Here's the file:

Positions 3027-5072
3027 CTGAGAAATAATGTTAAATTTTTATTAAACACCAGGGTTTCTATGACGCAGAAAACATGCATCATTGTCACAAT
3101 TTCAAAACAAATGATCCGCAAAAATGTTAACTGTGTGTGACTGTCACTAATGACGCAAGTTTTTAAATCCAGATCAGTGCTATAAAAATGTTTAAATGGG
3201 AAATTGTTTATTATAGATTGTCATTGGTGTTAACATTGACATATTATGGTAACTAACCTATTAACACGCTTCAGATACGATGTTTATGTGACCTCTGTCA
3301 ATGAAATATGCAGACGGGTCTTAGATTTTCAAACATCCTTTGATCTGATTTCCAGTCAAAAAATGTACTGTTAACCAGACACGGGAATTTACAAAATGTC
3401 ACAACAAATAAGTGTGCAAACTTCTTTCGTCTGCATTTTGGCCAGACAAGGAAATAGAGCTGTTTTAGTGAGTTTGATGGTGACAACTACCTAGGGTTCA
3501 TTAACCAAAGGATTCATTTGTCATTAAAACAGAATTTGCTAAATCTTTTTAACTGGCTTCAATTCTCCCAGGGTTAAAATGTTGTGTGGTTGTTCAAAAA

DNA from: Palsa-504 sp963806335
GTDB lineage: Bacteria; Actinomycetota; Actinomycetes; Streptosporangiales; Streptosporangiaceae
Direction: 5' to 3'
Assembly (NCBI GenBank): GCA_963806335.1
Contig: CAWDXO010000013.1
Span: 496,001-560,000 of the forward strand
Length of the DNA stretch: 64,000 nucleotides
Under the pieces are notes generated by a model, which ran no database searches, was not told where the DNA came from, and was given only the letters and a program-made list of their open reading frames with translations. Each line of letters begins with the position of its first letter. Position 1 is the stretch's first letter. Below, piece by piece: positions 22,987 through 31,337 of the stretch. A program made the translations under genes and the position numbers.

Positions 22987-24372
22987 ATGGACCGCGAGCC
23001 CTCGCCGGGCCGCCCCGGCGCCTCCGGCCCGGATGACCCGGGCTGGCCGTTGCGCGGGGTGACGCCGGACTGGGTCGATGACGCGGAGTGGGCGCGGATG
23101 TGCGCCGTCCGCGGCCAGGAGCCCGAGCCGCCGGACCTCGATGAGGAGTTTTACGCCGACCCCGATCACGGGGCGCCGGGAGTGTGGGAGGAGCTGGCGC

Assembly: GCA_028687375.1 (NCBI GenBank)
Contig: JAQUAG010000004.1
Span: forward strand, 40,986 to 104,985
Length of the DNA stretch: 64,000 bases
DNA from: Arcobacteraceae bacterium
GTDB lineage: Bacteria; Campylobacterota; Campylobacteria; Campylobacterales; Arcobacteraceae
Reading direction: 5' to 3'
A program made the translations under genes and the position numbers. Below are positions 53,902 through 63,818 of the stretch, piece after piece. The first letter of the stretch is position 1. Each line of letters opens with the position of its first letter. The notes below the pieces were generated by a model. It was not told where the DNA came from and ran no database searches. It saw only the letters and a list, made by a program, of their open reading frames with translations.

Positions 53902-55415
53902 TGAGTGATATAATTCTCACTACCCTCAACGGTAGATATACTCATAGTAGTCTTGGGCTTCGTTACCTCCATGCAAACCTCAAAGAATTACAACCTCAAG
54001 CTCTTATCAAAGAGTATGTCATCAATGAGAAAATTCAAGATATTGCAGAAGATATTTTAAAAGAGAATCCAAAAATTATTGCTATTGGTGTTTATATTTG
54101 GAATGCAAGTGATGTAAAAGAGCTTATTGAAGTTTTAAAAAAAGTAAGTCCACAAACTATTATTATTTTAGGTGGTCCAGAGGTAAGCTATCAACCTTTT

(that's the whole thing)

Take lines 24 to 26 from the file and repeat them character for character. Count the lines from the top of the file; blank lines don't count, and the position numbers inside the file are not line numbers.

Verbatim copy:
DNA from: Arcobacteraceae bacterium
GTDB lineage: Bacteria; Campylobacterota; Campylobacteria; Campylobacterales; Arcobacteraceae
Reading direction: 5' to 3'